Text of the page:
The recent surge on Wall Street has created a windfall for some Congressional campaigns that invested their political contributions in the stock market during the third quarter.The biggest beneficiary was Rep. Joe Barton (R-Texas), whose campaign investments have gone on a rollercoaster ride during the past two years. After losing more than $808,000 during 2008 and early 2009, the Texas Republicans campaign fund rebounded by recouping large sums of money in recent months.New campaign finance reports show Barton made about $208,000 between July and September mostly through broad-based securities with Fidelity Investments. But the ranking member of the House Energy and Commerce Committee also profited from targeted investments during the three-month period in companies such as General Electric, which yielded Barton $47,000; Lennar Corp., increasing by $22,800; and Fidelity Select Energy Service, accumulating $13,488.Bartons third-quarter boost adds to the $141,000 his campaign reported in investment proceeds in the previous quarter.Bartons office did not return a call seeking comment for this story.At least seven Congressional campaigns received investment profits totaling more than half a million dollars during the past three months, according to a CQ MoneyLine study of campaign reports filed by House candidates with the Federal Election Commission. Among those with bullish profits on campaign investments were Rep. Bill Delahunt (D-Mass.), with more than $52,000 from his Fidelity Investments account, and Rep. David Wu (D-Ore.), whose investments appreciated more than $45,000.Not everyone profited as the Dow rose by 15 percent during the third quarter. Rep. Spencer Bachus (R-Ala.) lost more than $110,000 between July and September through his campaigns account at Fidelity Investments. Bachus spokesman Tim Johnson said in an e-mail Friday Like many other members of the House and Senate, a portion of Congressman Bachus campaign funds are invested in the stock market. The investments are held for the long-term and fluctuations both positive and negative are to be expected. These funds are not being used for the day-to-day operations of the campaign account.While it may seem unusual for Members to invest their political contributions in the market, the practice is legal under current campaign laws. House conflict-of-interest rules also do not apply to campaign holdings, leaving Members free to invest their funds pretty much as they please. Unlike their personal investments, Members are not required to disclose the stocks their campaigns invest in.While Bartons investments are detailed in his FEC filings, others dont list the companies or funds they invest in. A spokesman for Wu, for instance, would not comment on the investments the campaign made during the most recent reporting period.During the past few months, several former lawmakers also saw increases in the campaign funds they still maintain. They included former Rep. Joseph Kennedy (D-Mass.), who saw his fund investments rise by $120,000; recently retired Rep. Jim Saxton (R-N.J.), $34,000; and former Rep. Chip Pickering (R-Miss.), whose investments rose more than $36,000. Though Kennedy has been out of Congress for a decade, he still has a balance of more than $1.8 million in his campaign account.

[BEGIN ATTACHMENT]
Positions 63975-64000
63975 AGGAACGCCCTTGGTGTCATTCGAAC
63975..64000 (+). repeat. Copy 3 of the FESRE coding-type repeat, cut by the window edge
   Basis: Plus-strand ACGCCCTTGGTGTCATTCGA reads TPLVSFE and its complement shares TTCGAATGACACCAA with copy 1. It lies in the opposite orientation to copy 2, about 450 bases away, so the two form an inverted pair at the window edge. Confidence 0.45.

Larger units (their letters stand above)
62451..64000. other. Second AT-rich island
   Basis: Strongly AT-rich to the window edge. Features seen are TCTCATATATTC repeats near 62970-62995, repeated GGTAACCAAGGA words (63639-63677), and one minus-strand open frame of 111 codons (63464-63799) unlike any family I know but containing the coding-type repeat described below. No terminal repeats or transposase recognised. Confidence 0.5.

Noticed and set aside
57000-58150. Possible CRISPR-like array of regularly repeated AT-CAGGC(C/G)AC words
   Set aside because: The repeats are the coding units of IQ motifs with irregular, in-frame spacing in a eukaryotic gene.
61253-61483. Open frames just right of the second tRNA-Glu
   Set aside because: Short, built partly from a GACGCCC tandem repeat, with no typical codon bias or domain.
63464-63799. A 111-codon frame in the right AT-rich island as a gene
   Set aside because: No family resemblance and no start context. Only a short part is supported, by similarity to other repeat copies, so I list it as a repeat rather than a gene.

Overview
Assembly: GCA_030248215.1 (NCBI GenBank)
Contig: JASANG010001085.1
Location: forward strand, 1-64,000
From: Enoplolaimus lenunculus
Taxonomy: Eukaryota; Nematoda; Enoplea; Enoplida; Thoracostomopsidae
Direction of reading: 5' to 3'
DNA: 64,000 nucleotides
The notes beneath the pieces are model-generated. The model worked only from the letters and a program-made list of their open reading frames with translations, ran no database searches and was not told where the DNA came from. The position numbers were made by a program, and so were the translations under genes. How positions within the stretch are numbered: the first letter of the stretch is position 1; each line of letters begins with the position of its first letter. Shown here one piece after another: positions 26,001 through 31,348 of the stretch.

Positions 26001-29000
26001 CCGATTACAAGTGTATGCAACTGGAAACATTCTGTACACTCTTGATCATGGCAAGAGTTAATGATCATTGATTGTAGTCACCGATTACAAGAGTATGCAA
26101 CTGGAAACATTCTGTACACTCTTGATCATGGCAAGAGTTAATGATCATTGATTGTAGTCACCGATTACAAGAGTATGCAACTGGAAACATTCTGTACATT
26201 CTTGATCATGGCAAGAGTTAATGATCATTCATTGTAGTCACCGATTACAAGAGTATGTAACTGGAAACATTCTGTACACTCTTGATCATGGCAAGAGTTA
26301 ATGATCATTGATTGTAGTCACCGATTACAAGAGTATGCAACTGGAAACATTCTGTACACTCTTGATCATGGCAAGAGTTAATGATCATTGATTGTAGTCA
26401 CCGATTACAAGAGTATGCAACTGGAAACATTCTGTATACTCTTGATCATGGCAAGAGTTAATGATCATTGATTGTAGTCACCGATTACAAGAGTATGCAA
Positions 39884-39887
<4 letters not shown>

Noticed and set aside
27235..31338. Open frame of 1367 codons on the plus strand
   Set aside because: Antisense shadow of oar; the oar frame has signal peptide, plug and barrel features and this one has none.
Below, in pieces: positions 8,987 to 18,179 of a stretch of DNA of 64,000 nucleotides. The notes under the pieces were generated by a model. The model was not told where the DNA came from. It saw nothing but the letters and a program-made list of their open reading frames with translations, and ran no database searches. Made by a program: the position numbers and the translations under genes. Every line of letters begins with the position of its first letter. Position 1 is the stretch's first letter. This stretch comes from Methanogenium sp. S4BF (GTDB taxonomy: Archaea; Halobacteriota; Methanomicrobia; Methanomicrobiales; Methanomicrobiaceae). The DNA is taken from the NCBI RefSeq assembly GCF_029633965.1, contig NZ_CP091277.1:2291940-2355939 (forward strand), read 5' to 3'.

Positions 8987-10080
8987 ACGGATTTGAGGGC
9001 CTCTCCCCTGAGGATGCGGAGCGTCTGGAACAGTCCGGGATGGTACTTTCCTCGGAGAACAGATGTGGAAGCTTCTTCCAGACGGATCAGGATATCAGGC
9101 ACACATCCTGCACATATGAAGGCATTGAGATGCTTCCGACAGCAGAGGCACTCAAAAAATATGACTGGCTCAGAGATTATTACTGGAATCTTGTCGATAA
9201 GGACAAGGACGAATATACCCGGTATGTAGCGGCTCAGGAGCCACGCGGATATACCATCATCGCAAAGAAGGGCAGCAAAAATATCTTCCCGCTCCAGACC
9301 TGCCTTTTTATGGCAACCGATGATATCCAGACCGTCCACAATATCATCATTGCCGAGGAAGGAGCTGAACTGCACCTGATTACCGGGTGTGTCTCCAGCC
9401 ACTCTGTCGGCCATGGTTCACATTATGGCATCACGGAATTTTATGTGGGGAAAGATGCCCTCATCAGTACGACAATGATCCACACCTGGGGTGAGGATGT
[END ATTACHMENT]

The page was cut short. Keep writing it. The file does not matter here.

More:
Vice President Joe Biden waits to conduct a mock swearing-in ceremony with Sen. Brian Schatz, D-Hawaii, in the Capitol's Old Senate Chamber, December 2, 2014. Schatz was sworn in to serve the remainder of his term since he was appointed to the seat after Sen. Daniel Inouye, D-Hawaii, passed away.